A Clare lecturer has received a coveted scholarship from the Royal Irish Academy.
Dr Eilís Ní Dheá, a lecturer in the Department of Language and Literary Education at Mary Immaculate College (MIC), has been awarded a Publication Scholarship by the Royal Irish Academy (RIA). The prestigious scholarship was one of just two to be awarded nationally following a public competition open to all lecturers in academic Irish throughout the country. Membership of the RIA is considered the highest academic honour in Ireland.
It will now allow Dr Ní Dheá to devote her time to the completion of her new book entitled, ‘Saothrú an Léinn Ghaelaigh i gCo. an Chláir 1700 – 1900 / The Gaelic Manuscript Tradition of Co. Clare 1700 – 1900’. She is of the belief that the publication will have an international reach as well as boosting her research profile.
Members of the awarding committee were unanimous in their decision to grant the scholarship with the “standard, scope and substance” of her project referenced.
A native of Tulla, Eilís now lives in Cratloe, she has lectured in Gaeilge at MIC since 1985. She will commence her second term of sabbatical leave in January under the merit-based Research Sabbatical Scheme offered by MIC for the year 2020-2021. Her main area of research is Irish language and literature in the 18th and 19th centuries with special reference to the Gaelic manuscript tradition.
Ní Dheá holds a PhD from University College Cork (UCC) for her work on Irish language manuscripts and is widely recognised as an expert in the field. She is a previous two-time recipient of the Government of Ireland Senior Scholarship from the Irish Research Council and also received a special award from the Irish Heritage Council for her work on Gaelic manuscripts in private possession. She has published widely on the scribal tradition of Co. Clare and frequently gives public lectures on the subject.
Reacting to the announcement, Eilís expressed her delight. “This scholarship will be of great benefit to me and offers me the financial security to immerse fully in my research for the forthcoming semester. An opportunity like this is invaluable for me as I will now have the time to investigate recently-found collections of manuscripts such as the McDonald manuscripts in Sussex, England and a small collection of Irish manuscripts discovered in Auxerre, France”.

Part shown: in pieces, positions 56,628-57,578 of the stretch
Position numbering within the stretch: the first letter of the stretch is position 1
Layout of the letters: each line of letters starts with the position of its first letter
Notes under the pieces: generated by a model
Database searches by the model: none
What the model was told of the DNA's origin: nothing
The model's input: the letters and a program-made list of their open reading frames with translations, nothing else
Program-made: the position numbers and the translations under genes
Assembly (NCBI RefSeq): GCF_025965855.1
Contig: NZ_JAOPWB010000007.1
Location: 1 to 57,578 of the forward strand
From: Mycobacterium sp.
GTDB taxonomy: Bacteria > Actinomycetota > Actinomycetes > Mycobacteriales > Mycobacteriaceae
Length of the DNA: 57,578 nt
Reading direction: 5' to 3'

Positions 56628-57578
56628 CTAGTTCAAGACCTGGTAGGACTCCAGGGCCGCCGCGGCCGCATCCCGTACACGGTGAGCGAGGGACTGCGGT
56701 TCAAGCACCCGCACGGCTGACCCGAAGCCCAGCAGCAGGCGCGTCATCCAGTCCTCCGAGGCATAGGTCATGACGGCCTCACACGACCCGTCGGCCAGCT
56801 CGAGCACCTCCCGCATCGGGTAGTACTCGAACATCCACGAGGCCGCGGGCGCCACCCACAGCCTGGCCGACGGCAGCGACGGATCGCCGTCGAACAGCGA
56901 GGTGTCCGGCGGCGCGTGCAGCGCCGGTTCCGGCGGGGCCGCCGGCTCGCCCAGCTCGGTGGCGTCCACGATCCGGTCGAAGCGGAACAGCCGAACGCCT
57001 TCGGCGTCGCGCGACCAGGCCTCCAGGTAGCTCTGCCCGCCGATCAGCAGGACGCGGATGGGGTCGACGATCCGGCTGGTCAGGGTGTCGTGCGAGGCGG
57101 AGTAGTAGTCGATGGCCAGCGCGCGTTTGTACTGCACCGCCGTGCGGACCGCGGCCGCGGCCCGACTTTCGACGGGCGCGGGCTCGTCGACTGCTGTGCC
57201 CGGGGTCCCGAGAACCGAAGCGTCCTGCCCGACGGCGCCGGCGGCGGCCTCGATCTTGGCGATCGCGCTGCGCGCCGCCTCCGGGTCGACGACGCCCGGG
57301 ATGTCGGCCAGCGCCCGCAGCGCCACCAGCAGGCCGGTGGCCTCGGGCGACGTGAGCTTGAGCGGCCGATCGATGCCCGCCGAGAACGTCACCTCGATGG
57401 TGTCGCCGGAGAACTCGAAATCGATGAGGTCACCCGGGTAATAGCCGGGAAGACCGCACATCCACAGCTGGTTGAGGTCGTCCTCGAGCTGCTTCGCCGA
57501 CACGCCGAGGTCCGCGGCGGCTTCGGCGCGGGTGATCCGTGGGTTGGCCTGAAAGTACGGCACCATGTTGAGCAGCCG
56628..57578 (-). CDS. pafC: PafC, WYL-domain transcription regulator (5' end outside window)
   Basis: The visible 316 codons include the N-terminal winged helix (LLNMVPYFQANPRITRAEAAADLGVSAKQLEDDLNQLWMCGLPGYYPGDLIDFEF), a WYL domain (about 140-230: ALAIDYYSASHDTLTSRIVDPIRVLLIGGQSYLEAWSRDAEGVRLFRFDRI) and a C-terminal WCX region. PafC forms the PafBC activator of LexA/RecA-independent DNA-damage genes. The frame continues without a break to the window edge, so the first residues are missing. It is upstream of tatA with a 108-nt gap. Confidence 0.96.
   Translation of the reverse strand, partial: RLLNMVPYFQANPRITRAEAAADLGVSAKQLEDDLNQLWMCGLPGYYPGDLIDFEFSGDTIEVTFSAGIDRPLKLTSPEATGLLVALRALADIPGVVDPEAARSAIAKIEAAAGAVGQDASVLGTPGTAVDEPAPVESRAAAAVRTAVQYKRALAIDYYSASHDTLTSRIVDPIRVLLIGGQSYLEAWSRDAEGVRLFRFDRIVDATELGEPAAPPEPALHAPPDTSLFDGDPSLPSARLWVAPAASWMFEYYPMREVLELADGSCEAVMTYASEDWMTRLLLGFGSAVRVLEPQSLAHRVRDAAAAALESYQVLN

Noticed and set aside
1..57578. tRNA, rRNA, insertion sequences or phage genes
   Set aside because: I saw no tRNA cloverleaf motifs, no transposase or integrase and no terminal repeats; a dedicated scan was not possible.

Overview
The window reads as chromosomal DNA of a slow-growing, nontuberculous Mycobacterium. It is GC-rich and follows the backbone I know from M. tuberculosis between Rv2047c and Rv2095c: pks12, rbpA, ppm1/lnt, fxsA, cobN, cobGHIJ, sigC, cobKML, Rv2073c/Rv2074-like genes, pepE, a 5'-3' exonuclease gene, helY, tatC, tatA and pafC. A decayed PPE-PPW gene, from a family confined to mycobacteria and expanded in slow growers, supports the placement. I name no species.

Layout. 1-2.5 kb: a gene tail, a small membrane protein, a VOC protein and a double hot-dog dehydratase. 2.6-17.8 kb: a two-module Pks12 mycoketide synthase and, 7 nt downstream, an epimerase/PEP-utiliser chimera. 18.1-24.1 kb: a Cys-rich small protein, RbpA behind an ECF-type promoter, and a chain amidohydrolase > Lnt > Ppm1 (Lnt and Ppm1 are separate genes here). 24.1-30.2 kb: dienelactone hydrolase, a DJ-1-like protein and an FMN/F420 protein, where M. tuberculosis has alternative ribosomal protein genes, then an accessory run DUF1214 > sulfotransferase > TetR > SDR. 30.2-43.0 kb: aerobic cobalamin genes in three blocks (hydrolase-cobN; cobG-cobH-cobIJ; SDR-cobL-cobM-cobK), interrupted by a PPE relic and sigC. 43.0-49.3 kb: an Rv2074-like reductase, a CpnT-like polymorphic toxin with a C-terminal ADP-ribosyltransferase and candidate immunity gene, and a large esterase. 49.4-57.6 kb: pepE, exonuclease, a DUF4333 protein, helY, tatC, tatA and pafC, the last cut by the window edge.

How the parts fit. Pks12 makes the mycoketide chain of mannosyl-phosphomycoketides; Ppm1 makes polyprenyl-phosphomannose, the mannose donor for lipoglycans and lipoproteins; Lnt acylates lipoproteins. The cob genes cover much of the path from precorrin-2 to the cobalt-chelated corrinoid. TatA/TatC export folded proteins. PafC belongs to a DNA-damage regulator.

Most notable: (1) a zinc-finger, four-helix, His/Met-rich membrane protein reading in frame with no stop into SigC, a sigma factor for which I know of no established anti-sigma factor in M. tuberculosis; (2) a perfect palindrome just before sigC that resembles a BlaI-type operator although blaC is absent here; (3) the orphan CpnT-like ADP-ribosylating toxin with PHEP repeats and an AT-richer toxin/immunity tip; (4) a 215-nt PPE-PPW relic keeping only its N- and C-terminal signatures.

Her scholarly monograph will give a comprehensive account and analysis of the Gaelic manuscript tradition of Co. Clare during the 18th and 19th centuries with a focus on the scribes, who together with their patrons, were solely responsible for the written transmission of Irish literature prior to the era of printed books in Irish being made widely available.
According to Dr Ní Dheá, “Information on the transmission of the Irish corpus of literature during these centuries is vital to the work of academic staff in universities, both in Ireland and abroad, who are engaged in producing editions of Irish poetry. Scribal colophons yield a wealth of knowledge that is invaluable to the historian, the historical geographer, the educationalist and the sociologist alike.”
Dr Ní Dheá is also appealing to the Irish public for their assistance in her research. “Some people may still have small manuscripts/copybooks in their possession written in the Irish language from the late 19th century. There are still Irish manuscripts/copybooks in homes around Ireland but people do not realise just how valuable these are to Irish researchers and historians. I would appeal to people to have a look in their attics or spare rooms and if you happen to discover one of these most valuable manuscripts, I would appeal to you to get in touch with me on Eilis.NiDhea@mic.ul.ie.”